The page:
Another solvent used in dry cleaning is liquid CO2, which must be under pressure, since dry ice (solid CO2) changes directly from a solid to a gas at normal atmospheric pressure. This begs the question: when was the first commercial liquid carbon dioxide plant built in the United States? The answer is in 1999 in Wilmington, North Carolina . This in turn begs the next question: would the first commercial liquid carbon dioxide plant have been built earlier if the GCGM was more prevalent at that time?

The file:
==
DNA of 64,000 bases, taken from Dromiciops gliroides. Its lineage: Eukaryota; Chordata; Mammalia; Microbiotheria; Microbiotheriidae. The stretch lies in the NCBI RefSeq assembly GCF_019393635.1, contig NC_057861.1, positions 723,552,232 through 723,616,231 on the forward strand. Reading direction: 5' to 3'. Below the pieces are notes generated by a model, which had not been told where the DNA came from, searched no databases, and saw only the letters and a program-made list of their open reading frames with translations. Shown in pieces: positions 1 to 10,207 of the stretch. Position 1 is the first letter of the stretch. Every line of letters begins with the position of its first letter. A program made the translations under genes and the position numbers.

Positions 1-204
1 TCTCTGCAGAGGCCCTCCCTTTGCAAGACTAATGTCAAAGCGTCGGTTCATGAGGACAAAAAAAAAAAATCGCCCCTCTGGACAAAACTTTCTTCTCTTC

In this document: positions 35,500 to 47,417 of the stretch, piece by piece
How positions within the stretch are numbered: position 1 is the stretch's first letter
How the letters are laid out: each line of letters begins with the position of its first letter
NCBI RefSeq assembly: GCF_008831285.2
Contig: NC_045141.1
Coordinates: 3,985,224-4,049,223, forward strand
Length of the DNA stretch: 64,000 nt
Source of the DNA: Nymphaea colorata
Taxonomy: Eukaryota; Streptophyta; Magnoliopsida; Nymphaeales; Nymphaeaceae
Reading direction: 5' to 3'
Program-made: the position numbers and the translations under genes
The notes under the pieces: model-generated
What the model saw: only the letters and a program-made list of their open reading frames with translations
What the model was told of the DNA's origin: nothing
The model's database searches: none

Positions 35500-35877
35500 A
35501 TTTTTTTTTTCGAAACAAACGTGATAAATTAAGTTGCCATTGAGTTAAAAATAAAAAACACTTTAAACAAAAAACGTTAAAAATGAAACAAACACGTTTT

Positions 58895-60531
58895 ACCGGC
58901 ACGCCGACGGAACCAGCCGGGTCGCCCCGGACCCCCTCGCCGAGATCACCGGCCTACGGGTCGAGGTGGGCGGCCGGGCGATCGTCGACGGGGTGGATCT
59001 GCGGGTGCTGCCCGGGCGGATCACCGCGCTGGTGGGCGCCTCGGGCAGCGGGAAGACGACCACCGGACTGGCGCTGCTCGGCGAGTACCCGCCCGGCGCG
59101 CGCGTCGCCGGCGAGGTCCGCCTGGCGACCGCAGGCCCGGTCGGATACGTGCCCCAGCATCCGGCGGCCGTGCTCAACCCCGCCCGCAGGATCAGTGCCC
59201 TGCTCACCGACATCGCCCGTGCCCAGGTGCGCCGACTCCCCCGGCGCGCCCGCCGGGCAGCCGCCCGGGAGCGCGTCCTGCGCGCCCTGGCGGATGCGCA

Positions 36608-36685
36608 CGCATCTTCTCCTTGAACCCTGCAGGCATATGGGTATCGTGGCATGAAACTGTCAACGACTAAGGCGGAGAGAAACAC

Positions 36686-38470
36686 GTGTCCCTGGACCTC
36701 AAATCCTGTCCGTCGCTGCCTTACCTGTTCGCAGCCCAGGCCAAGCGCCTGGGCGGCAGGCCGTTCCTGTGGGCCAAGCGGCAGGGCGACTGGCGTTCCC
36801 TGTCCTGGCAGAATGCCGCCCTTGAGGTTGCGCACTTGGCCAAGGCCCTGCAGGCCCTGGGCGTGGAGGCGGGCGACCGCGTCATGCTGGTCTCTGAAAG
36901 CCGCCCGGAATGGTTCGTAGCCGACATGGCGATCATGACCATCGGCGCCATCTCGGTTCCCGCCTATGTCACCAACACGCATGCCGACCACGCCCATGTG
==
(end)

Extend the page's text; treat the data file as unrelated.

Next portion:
The intent of this discussion is to intimate or more realistically assert that being a green chemist is not a simple process. As soon as a chemist starts thinking about how to green a process, the GCGM has been initiated. However, like all great endeavours, the process is not always easy and at times may challenge what might be called one’s frustration tolerance level.
The following three examples provide students with the opportunity to segue into a discussion in a high school chemistry class.
Solvents. Water is the most common solvent that high school students will encounter. By providing real-life examples of other solvents and how they are used in industry, students are given the opportunity to compare and contrast which solvent is best when studying the solvent from a green chemistry perspective.